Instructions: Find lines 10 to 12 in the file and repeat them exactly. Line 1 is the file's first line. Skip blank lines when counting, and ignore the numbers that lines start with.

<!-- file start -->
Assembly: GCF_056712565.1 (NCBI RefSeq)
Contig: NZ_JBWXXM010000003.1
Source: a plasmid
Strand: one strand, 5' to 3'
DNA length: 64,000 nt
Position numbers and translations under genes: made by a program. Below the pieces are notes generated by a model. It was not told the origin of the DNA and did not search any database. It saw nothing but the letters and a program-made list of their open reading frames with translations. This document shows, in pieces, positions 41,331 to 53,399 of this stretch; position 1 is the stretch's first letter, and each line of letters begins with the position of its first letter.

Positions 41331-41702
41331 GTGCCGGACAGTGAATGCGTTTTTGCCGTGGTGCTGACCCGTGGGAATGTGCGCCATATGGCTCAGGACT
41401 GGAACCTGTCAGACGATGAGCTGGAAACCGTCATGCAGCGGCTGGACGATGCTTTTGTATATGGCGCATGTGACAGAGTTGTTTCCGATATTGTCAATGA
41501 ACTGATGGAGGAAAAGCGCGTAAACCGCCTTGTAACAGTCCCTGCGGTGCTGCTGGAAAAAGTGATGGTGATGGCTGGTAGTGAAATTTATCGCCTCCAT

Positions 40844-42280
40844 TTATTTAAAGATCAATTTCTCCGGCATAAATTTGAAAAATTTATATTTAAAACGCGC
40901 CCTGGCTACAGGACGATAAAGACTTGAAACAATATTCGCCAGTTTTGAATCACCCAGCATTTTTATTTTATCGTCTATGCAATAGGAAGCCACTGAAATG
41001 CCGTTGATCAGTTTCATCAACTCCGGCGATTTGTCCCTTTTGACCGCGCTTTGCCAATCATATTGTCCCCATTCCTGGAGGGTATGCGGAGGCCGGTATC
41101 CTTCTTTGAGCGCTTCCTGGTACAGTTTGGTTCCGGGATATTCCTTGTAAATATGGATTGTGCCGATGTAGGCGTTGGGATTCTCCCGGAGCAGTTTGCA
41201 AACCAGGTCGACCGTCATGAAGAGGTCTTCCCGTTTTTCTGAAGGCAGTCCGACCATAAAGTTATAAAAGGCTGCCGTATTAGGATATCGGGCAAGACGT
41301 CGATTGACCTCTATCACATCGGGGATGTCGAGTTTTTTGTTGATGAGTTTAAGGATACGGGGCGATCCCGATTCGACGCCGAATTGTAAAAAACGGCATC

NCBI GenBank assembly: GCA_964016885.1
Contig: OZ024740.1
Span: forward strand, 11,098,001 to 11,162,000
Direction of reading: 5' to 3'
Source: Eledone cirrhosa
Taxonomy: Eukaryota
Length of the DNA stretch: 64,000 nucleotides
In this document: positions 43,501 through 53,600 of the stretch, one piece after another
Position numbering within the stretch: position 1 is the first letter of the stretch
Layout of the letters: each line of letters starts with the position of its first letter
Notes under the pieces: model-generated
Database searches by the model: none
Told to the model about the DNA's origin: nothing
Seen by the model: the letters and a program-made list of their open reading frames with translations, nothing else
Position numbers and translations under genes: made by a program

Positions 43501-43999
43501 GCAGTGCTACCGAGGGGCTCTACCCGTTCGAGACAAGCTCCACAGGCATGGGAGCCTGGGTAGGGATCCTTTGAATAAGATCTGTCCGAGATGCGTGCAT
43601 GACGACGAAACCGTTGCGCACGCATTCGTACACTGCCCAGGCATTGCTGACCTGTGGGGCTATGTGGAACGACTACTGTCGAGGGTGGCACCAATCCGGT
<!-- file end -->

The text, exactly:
41501 ACTGATGGAGGAAAAGCGCGTAAACCGCCTTGTAACAGTCCCTGCGGTGCTGCTGGAAAAAGTGATGGTGATGGCTGGTAGTGAAATTTATCGCCTCCAT

Positions 40844-42280
40844 TTATTTAAAGATCAATTTCTCCGGCATAAATTTGAAAAATTTATATTTAAAACGCGC